Author Interview | Anthony P. Jones

Somedays ago I read a book named Red States by Anthony P. Jones. I enjoyed this book so much that I decided to interview the author behind this entertaining read. Like the book, his answers to my questions were interesting as well. Let me introduce you guys to Anthony first and then I will let you read his mini spun answers. 😀 Final Book Cover - Red States

Tony was born in a small rural town Kenbridge, Virginia. He studied biology at Xavier University of Louisiana, medicine at Meharry Medical College and creative writing at the University of Virginia. He has spent twenty-five years in corporate America, fifteen as an Associate Vice president with Morgan Stanley. Tony has written for twenty-four years and has published two novels, Operation Smokeout- Allen Publishing and D8 With F8- Self/Brown Bag Books. He has a collection of seven additional completed novels as well as two screenplays.


Questions regarding Red States:

  1. What made you choose the title “Red States” for your book?

The story is taking place during an election year, when there is talk about Red and Blue states.  The antagonist, Zhang Ju wants to make the US all Red States, China Red.

2. The government and mafia conspiracy and them trying to one up each other was something that I most enjoyed about the book. What  level of interest did you have in the topic before writing the book?

I have always had an interest in politics, though, my taste has soured with the division we’ve seen over the past twenty years.  With regard to conspiracy, I once told someone that I choose topics that make the average person say, “No fricking way” and makes the government say, “Humm.”  When my first novel, “Operation Smokeout” came out, the Detroit Free Press questioned the plausibility— the book landed me a six-month stint on the NSA’s watch list, I had to meet with the NAS and it generated twelve calls from intelligence sources.  Ten to twelve things I wrote came true— the book was a creation of my imagination.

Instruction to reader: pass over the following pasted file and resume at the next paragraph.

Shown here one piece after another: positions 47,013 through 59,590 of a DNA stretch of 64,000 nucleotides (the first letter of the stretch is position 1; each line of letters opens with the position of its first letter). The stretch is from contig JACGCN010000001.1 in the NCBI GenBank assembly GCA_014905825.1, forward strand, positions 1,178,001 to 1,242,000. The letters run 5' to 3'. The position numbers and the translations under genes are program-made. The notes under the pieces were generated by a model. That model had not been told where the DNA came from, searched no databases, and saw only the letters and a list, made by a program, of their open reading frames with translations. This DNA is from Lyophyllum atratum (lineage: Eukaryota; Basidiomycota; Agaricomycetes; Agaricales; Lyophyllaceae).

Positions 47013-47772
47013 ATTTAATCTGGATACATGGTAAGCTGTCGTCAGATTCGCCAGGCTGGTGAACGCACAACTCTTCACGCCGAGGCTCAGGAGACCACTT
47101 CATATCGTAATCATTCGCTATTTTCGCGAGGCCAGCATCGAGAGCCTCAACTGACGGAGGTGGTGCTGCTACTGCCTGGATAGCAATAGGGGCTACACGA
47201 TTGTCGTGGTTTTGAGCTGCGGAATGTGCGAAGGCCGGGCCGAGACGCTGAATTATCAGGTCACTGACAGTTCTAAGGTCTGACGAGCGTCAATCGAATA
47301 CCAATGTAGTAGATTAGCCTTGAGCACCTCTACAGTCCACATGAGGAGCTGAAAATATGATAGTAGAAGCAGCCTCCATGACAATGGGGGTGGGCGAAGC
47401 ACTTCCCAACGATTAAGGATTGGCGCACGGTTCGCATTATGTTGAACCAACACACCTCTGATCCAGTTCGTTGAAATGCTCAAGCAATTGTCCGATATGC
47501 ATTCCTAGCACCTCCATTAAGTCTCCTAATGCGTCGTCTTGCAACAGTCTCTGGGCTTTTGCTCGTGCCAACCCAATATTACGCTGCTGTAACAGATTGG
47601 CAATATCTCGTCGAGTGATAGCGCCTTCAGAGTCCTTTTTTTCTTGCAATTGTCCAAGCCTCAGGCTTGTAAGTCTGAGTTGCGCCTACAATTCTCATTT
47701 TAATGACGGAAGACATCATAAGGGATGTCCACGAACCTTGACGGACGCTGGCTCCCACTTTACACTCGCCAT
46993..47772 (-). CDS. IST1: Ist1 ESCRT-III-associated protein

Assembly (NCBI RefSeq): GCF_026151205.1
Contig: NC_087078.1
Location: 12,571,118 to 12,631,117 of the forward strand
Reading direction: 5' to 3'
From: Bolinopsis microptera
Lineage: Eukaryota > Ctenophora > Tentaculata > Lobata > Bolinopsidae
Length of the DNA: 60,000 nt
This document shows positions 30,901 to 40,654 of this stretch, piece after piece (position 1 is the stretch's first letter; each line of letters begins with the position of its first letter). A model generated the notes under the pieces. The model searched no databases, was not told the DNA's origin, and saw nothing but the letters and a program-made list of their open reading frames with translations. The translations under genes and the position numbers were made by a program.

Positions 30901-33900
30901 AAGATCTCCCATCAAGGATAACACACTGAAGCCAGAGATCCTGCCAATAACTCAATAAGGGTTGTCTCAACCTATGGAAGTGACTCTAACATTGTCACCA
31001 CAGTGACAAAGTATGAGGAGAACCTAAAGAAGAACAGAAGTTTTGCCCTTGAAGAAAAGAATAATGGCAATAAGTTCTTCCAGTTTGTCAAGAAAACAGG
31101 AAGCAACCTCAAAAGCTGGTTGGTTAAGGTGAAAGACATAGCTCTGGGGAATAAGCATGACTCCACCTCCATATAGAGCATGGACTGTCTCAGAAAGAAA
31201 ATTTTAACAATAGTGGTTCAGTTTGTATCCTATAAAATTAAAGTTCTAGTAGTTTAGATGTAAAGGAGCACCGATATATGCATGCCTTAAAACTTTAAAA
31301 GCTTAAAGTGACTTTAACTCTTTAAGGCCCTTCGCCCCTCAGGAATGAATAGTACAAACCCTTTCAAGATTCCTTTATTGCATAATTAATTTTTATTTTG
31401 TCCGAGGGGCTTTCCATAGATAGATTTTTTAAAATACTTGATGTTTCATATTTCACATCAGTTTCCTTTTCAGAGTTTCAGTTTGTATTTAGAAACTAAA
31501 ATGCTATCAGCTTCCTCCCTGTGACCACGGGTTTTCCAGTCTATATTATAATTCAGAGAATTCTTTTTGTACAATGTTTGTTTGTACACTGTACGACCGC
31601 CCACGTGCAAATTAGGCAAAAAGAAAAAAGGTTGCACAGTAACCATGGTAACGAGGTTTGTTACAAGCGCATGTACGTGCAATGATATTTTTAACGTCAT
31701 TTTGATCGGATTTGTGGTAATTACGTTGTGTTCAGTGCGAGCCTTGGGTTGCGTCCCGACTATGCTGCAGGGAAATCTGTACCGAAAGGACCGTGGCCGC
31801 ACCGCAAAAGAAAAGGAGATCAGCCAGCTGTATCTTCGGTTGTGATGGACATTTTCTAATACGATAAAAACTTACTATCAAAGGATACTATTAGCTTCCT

3. There’s a good balance between action and description, neither one of the sides over power the other, which I really appreciate. How difficult was it to find the balance?

This is an interesting question.  For me, the characters tell me where to take the book.  I am simply telling the story “they” tell me to write.  If it comes out balanced, it’s due to the story my characters tell me to write.

4. Were there alternate endings you considered?

When I begin writing a book, I generally know the beginning and where I expect it to end.  As I get into the thick of things, the ending may vary a bit, I simply follow where the story leads me.

5. Which character from the book did you find the easiest to write about?

Wow, this is a tough one.  I believe there are elements of the writer’s personality in each of his characters.  Cole is sarcastic and uses off-beat humor to deal with difficult situations— much like yours truly.  Zasha is strong, compassionate and on task, much like people I appreciate.  Zhang is ruthless, driven and is focused on the task at hand, while disregarding any potential pitfalls to achieve what he wants— I recognize this guy too.  As a writer, you have to have an appreciation, if not love for all of your characters.  You have to be able to get in the head of each of them.  Learning their complexities is something that comes as you write.  Easiest?  Cole and Zasha because they represent the Yin and Yang.  IN Martial Arts, we learn to seek balance, Cole and Zasha represent this balance.